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Interview with students on the Advanced Master’s (LLM) Programme on International Tax Law 2016/17

We talked to Charles Lincoln from the United States and Mehul Saboo from India, two students on the Advanced Master’s (LLM) programme on international tax law, jointly organized by the University of Amsterdam (UvA) and IBFD.
 

What is your background (country, study, work)?

Charles: I come from the USA. I was born in Palm Beach, Florida and grew up in Texas. My father’s family is from the United States, and my mother’s family is from Greece. Both my parents are anthropologists, focusing on the Mayans whilst living partly in Mexico. I studied for my bachelor’s degree on the East Coast and went to law school in Texas. I took a class at a law school on the Cayman Islands and another class in international trade in Mexico. Both were great experiences, leading me to this programme. I worked as a Greek-English/English-Greek translator as an undergraduate student. During my law school period, I worked at the Texas Attorney General’s Office, at the US Department of Housing and Urban Development, and had several court internships and externships.

 

Mehul: I come from Mumbai, India, and have a bachelor’s degree in commerce, one in Law (Mumbai University) and one at Chartered Accountants in India (equivalent to USCPA). Further, I worked as an associate tax lawyer at a law firm, concentrating on direct taxation, and I have undertaken internships in direct taxation, in indirect taxation (VAT, sales tax) and in company law matters in Mumbai. Both my parents are lawyers, and we have our own law firm in Mumbai, where I've been working and providing a helping hand from a young age in tax and accounting work.

 

What is the reason for your participation in the UvA/IBFD advanced LLM programme?

Mehul: I applied to six schools/Universities for the LLM in International Taxation programme, and I was offered an unconditional offer letter by five of them (the UvA being one). I chose the UvA for both personal reasons (I’m a big fan of Armin van Buuren and other DJs from Amsterdam and the Netherlands) and for content reasons (i.e. the programme curriculum). Also, I appreciate the combination of IBFD (Knowledge Centre/Library) and UvA (professors), which was one of the most influential factors for me to choose the UvA over other universities.

 

Charles: My mentor, William Byrnes IV – for whom I worked as a research assistant – suggested I apply to the University of Amsterdam, and the combination of IBFD and UvA appealed to me most.

 

How has the programme been so far?

Charles: Good.

 

Mehul: To date, the programme has been intensive for me, and I am looking forward to learning more about advanced issues in international taxation. Also, I would be more than pleased if IBFD/UvA provides for campus placements at the end of the programme for students like me who want to stay and work in Amsterdam.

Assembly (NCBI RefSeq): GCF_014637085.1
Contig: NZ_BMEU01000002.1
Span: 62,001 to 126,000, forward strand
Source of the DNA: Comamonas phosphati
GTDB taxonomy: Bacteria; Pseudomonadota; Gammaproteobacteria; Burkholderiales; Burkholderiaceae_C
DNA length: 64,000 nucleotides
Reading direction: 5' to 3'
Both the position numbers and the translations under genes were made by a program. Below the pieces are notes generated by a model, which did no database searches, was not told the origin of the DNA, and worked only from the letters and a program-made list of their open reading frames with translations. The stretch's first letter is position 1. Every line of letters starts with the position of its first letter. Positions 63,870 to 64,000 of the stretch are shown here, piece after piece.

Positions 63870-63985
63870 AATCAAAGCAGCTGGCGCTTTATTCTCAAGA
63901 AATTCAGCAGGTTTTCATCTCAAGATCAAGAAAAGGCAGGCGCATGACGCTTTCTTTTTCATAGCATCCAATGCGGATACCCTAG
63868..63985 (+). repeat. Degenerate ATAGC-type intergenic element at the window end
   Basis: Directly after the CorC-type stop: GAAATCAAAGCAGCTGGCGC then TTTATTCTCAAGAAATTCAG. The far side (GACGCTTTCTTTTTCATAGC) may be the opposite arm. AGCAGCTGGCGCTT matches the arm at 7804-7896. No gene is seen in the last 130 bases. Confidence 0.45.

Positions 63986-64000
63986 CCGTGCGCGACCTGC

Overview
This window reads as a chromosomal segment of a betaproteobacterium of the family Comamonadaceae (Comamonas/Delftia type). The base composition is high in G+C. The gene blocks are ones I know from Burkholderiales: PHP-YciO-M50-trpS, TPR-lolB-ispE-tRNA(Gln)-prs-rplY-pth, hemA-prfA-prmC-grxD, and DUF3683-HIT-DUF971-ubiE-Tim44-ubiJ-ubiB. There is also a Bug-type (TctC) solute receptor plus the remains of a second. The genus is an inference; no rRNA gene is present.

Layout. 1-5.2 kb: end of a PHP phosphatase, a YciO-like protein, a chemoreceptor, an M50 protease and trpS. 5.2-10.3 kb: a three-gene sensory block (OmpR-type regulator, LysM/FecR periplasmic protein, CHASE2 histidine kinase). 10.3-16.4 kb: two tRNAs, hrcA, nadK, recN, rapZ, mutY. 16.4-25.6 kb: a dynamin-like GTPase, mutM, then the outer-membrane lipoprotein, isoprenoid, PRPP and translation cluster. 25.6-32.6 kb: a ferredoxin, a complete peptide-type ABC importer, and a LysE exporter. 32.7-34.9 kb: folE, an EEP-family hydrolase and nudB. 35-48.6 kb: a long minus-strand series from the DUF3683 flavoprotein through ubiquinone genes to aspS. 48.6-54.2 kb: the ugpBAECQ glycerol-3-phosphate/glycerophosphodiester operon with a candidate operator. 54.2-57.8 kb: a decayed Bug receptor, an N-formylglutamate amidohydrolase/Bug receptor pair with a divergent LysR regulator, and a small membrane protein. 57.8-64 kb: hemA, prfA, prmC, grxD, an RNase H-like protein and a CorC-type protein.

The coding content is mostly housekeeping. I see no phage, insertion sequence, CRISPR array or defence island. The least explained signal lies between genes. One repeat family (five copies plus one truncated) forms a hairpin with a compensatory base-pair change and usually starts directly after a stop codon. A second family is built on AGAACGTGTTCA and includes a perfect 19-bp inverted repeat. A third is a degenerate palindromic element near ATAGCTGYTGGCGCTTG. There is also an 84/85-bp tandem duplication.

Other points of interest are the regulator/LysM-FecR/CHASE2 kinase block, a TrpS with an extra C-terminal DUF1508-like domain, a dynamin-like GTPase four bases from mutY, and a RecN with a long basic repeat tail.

What topic in the programme is of most interest to you? Why?

Charles: I would prefer to do my thesis on transfer pricing, specifically valuation of intangibles.

 

Mehul: I would prefer to study various aspects of corporate taxation, and, as a matter of fact, I would also like to work in the same area, as I feel the issues involved in corporate taxation are complicated. Personally, I like dealing with complicated issues, as it brings a sense of satisfaction for me.

 

How do you like studying in Amsterdam?

Mehul: I love the many clubs and bars, and I think it’s much nicer than Rotterdam. As far as I have seen until now, there are hardly any cyclists in Rotterdam. On a daily basis, you end up meeting so many people in Amsterdam, so it’s never boring. The city never sleeps, and I like the overall energy that it provides for international students like me. Apart from the rain (difficult to bike), I don’t have any other complaints about the city, and I absolutely like it here.

 

Charles: I love the architecture of the city. I love cycling around Museumplein and the unique plan of the city’s canals. Amsterdam was the first place in Europe I set foot on, after landing at Schiphol airport in 2004, when I was 11 years old. The city has held a special place in my heart ever since.

 

When the programme is finished, what do you intend to do?

Charles: I’d like to stay here.

 

Mehul: I would like to stay here in Amsterdam and find a job or internship. Also, I would continue with my hobby of playing tennis, and I am also planning to take some piano lessons and learn basic Dutch.

 

 

What is your favourite Dutch dish?

Charles: Bitterballen.

 

Mehul: I really like the kroketten and the bitterballen served over here. But, in general, I like eating and trying various cuisines, so it’s difficult for me to choose my favourite.
 
We wish them both good luck and every success in their future careers!